How do people really lose weight? How do they keep it off? Which things work and which do not? Where should you focus your efforts?

Today’s information comes to you via All Out Effort., which is consistently one of the best blogs out there on the topics of personal training, nutrition, exercise, weight loss, and so on. It’s run by Sam Yang, one of the most well-regarded personal trainers in the Los Angeles area.

Sam is running a very busy personal training studio that aggressively works with people on both diet and exercise. He’s also a big numbers guy. This post is fascinating to me, because it’s basically raw data from the past 4 years of his studio. It’s a sample size of almost 300 people, but what’s more important is that it is accurate data. Sam simply kicks out people who fudge their numbers, because it screws up all the work he does.

In the world of nutrition and weight loss, self-reported data is always the Achilles heel. People forget to fill out meal logs and the scramble to recall what they had for lunch two Wednesdays ago. Or, they lie, because they don’t want to admit it. Sam has systems in place to fix this. For example, everyone texts him pictures of their meals for the first 2 weeks. If you don’t keep up with that, he’ll kindly recommend that you find somewhere else to train. So this data set is just far better than what you normally see in a typical “weight loss study” where a “food log” is considered enough of a system.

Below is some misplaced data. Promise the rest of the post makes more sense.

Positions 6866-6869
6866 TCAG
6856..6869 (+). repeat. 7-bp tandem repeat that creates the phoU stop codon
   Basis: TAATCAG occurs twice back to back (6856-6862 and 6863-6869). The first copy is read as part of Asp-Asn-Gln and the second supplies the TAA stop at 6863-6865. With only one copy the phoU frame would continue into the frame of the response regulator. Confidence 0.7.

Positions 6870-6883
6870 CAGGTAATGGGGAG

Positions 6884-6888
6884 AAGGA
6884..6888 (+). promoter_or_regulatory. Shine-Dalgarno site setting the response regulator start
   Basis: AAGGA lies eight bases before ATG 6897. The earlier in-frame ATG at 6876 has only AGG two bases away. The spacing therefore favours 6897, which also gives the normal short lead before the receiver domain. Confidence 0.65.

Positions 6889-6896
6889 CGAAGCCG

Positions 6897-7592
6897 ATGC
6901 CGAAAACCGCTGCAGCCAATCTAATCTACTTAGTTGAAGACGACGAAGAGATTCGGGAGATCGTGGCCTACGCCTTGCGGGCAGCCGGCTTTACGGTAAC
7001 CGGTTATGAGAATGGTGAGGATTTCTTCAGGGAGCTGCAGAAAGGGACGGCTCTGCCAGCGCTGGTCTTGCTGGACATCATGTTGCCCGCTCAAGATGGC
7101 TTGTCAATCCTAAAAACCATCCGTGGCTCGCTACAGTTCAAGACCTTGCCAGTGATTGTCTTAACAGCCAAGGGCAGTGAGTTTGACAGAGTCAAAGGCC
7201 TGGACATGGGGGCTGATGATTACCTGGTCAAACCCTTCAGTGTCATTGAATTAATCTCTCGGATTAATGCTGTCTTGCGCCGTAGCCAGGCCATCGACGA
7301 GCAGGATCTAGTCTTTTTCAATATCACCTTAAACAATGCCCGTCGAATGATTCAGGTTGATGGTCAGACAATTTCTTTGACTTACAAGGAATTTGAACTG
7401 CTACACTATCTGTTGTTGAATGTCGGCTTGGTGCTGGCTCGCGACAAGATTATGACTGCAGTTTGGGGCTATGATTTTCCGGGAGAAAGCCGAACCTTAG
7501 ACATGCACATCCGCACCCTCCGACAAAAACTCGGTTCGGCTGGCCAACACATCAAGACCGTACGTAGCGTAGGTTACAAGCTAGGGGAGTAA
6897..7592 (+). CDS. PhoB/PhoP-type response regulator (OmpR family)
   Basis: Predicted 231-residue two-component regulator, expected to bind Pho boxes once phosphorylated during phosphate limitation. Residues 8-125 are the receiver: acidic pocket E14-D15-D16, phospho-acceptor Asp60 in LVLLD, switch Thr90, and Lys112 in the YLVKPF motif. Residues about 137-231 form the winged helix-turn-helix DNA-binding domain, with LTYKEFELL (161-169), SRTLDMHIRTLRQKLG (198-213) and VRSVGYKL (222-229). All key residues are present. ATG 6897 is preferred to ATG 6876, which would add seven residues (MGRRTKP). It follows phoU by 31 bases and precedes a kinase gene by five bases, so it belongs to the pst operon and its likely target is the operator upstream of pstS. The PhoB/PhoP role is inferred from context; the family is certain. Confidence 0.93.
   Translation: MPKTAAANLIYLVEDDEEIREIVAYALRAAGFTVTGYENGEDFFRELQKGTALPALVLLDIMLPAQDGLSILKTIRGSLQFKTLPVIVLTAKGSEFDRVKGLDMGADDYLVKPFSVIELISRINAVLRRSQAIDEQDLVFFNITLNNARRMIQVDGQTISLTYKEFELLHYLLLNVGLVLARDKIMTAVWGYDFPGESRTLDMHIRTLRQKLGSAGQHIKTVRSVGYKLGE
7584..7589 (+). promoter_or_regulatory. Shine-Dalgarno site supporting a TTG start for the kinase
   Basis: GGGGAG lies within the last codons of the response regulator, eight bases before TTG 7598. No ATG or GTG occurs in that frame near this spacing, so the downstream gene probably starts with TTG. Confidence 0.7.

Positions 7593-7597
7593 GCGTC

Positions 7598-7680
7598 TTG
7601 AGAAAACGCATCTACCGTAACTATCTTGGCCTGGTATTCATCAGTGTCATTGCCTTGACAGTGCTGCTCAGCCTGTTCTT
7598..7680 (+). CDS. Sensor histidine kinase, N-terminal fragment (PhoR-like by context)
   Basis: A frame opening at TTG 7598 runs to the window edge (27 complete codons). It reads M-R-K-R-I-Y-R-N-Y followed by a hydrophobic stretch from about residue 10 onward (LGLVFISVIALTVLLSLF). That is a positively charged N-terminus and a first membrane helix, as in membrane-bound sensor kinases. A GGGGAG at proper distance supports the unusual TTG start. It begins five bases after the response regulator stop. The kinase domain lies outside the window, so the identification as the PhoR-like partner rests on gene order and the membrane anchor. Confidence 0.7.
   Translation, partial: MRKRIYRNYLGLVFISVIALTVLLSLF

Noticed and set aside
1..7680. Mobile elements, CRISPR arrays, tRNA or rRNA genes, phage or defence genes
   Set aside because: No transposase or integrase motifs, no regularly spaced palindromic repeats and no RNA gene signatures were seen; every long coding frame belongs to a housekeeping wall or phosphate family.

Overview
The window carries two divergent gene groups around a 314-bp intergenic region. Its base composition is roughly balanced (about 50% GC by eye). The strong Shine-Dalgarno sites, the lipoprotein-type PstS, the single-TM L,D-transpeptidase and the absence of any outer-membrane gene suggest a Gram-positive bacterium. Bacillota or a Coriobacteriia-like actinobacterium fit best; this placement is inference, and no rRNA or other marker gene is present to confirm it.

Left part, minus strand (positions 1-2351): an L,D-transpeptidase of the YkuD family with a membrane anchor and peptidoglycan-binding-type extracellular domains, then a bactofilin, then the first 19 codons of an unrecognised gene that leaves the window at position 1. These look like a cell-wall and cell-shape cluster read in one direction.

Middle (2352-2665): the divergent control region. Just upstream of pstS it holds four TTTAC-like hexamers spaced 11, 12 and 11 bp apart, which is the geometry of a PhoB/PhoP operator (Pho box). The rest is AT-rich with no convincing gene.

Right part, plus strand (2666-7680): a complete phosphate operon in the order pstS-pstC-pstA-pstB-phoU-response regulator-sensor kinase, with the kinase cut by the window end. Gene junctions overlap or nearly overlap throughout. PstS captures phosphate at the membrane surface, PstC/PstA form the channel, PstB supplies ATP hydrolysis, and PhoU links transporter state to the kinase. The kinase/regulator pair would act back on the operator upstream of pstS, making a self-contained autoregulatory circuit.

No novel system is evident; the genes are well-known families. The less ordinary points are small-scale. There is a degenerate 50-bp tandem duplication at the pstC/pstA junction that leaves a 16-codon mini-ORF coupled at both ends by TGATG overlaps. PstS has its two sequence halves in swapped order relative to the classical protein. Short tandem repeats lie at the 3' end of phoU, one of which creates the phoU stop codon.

This raw data set is full of eye-opening factoids from the past 4 years. You really need to read the post to understand what’s going on, but here are some eye-poppers:

 

  • For clients who lost 30 pounds or more, 83% did it on a grain free diet, and 23% did it on a carb-restricted diet. Perhaps there is something to the Paleo diet? And maybe something to the South Beach as well? But the big kicker: only 5% of people who lost 30 pounds or more did it with a calorie restricted “counting calories / weight watchers” type of diet.
  • 63% of people who trained 3 or more times a week lost 20 pounds or more.
  • Clients who lost 15lbs or more in the first month had the hardest time maintaining weight loss. Going too fast is unsustainable.
  • Of the people who lost 20 or more pounds, 76% did mostly strength training. Only 19% did just cardio.
  • Almost 70% of the people who quit training did it after they had an unexpected life issue come up that knocked them out of training for a while. It is very, very hard to come back after a gap. Just don’t stop, no matter what.

Hit the rest of Sam’s article here to get the full details. The essential points to remember, though are these:

If your goal is to lessen body fat and lose weight:

  • Make working out consistently a habit
  • Focus more on strength
  • Measure your muscle mass
  • Eat less grains, carbs, and sugar
  • Get better sleep
  • Don’t rush, create a sustained pace.
  • Don’t force it, integrate it.




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